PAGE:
How Big Data Has Changed the Headhunting Game

Big data is both a science and a practical application based on the concept of harvesting as much data as is humanly possible and then figuring out how to use it. In its earliest days, big data was taking in exponentially more than it was putting out. But the tide is changing. We can see the progress it has made by observing its influence on the headhunting game.

Headhunting is a term used in the HR sector to describe actively recruiting job candidates who might not otherwise be looking to switch jobs. Tech industry recruiters have been doing it for years. Headhunting is big in the healthcare sector as well, especially since the onset of the COVID pandemic. Staffing shortages made worse by the pandemic have forced recruiters to pull out all the stops in search of candidates.

Big data plays a crucial role in their efforts, according to healthcare marketing company iMedical Data. As part of the Healthcare Staffing Innovations family of online properties, iMedical Data has access to high-quality, first-party data that is vetted through healthcare organizations and pharmaceutical companies. Headhunters rely on their database of healthcare providers to do what they do.

Success Is in the Details

Big data’s greatest weakness is also the key to its success, at least when utilized properly. The weakness in question is volume. Big data’s model revolves around harvesting data indiscriminately. It then has to be analyzed and sorted through to determine what is valuable and what is not. Doing so can be a formidable task.

Using iMedical Data as an example, they glean data from a variety of healthcare job boards. All their data is provided by visitors who actively opt into data sharing. From all the harvested data, iMedical Data is able to provide specialized datasets pertaining to doctors, nurses, therapists, etc.

They have enough data to meet the needs of most headhunters. But headhunters do not necessarily want all the data they offer. Headhunters want specific datasets pertaining to specific kinds of candidates. iMedical Data can furnish those datasets because they have so much data to work with.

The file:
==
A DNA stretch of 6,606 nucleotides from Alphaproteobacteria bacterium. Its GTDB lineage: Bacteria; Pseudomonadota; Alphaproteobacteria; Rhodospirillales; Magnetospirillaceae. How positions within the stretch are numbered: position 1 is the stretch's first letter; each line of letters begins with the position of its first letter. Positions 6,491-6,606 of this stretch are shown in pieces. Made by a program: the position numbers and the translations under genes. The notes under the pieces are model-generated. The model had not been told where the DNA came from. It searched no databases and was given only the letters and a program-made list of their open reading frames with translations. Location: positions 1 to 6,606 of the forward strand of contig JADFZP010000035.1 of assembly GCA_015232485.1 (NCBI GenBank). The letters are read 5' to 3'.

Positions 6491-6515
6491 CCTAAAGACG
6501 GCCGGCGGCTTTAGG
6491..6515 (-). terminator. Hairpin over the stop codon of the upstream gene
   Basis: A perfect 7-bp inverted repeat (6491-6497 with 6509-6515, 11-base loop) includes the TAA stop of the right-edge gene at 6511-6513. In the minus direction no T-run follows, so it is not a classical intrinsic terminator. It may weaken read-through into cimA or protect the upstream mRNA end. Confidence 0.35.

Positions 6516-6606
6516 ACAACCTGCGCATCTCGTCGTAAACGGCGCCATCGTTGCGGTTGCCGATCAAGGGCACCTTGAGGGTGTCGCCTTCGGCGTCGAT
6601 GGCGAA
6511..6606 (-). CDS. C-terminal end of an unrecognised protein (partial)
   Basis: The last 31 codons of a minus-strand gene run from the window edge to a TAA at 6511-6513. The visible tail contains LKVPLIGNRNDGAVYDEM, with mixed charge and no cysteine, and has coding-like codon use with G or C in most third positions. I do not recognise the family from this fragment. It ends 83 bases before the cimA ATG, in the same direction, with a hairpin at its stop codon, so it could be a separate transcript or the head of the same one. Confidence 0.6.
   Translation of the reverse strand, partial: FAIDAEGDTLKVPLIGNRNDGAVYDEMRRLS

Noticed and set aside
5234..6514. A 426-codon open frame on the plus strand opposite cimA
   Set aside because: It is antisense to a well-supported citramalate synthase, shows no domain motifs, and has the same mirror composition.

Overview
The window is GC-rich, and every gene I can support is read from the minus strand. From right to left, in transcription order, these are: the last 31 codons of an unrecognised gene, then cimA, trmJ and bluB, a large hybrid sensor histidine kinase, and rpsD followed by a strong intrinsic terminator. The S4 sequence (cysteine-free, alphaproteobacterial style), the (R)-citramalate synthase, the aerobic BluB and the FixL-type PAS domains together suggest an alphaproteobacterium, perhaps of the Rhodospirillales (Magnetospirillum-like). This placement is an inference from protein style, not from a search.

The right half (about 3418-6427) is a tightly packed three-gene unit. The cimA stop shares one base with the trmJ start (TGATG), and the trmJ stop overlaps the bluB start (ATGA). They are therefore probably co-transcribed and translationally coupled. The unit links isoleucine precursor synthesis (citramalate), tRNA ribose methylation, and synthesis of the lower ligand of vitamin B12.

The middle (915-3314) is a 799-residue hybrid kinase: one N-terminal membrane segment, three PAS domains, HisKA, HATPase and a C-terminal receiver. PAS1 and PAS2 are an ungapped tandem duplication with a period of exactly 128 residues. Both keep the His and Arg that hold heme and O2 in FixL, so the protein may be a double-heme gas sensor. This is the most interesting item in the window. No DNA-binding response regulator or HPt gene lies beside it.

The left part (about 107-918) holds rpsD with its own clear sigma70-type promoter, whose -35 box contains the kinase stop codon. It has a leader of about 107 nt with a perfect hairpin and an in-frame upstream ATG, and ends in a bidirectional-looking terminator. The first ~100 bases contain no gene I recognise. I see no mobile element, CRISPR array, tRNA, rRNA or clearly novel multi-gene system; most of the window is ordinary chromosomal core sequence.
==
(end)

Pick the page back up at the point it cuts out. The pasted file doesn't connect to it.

In short, success is in the details. You harvest as much data as you can and then comb through it to find the details you need for your particular application.

Targeted Recruiting Equals Better Results

From the headhunters perspective, big data’s value lies in being able to conduct targeted searches. If a headhunter knows exactly the types of candidates a client prefers, they can base their search exclusively on those unique characteristics the client is after. They do not waste time researching candidates the client is unlikely to hire.

What would clients be looking for? It could be anything. The hospital might insist on hiring only advanced practice nurses with so many years’ experience in a given specialty. The more specific the requirement, the more valuable high-quality data becomes. Narrowing down all the advanced practice nurses to just those who have the required years of service allows the headhunter to put their resources to use in the best possible way.

Thank the Internet

It turns out that we have the internet to thank for all of this. Think about it. Data is useless if it cannot be shared easily. If nothing else, the internet facilitates easy data sharing by connecting the entire world through a series of global networks. The internet has made data harvesting an enterprise we never even considered 50 years ago.

Headhunting is alive and well today, especially in the healthcare industry. And thanks to big data, it is a lot more productive in the modern era.

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